You have put a lot of emphasis on the word "build."
By that, I mean don't wait to see what happens. In my mind, as soon as the ball bounces, Rafa should be on top of it, ready for contact, prepared for impact. Obviously, if you're playing an inspired [Roger] Federer and catch him on one of his days, that might not be the best approach every single point because of the way Federer strikes the ball and how it comes toward an opponent. Anything short, however, must be struck in a way to make Federer pay. Opportunities like those must not be wasted; chances to go on the offense must be handled with aggression. It's important for Rafa to place himself as close to the location of the bounce as possible to guarantee he's the one building the point in his favor. When one is sitting back in a comfort zone, chances are the opponent is settling down and into a groove as well.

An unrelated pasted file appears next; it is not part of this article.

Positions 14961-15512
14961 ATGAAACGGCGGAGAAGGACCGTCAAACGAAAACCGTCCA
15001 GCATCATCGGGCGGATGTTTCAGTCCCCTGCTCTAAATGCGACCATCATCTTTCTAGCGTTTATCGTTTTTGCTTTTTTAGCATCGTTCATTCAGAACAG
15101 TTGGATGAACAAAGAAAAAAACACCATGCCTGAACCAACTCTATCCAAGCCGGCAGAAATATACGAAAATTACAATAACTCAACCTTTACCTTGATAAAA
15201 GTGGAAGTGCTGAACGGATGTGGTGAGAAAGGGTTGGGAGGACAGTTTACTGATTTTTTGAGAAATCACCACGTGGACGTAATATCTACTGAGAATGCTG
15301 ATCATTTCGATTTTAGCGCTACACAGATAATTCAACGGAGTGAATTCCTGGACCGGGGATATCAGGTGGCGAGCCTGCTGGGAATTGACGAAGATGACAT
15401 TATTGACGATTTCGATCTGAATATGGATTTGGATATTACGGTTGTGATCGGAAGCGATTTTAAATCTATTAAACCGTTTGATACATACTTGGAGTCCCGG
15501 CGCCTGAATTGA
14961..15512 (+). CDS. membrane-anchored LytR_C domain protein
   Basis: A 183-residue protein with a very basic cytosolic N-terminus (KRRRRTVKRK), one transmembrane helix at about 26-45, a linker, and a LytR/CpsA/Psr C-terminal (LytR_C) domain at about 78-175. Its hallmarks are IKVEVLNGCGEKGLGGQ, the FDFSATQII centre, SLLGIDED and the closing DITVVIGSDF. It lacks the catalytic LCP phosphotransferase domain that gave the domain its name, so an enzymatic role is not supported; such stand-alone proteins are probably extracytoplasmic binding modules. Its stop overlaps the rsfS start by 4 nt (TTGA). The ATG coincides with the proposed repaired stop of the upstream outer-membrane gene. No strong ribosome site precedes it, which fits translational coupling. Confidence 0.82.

This season, Nadal holds the best win per cent on hard court at 88 per cent (15-2).
I've said this a lot lately: In the past, there was the sense that certain opponents and styles could defeat us on this surface in three-set tournaments. Now, I think there must be a chain of events and circumstances for us to lose. Historically it has always been better to play five sets, because if Rafa got off to a rough start, he would have that much more time to recover and find his form. Rafa no longer needs that cushion, knowing he has time to get back into a match. He's more comfortable and in control on the faster surfaces these days, even in three-set matches.

How has that more secure frame of mind been reflected?
Not only has he been winning, but it's the way he's been winning. The results are more convincing or at least the feeling is that he's winning more matches by playing well, instead of outlasting opponents or hoping for changes of fortune. This boosts his confidence. He arrives [in New York] with mental fortitude and more convinced that he can thrive. On top of that, he's convinced he can secure the No. 1 spot in the [ATP] Race [to London]. That might be a bonus, but it does help drive his motivation.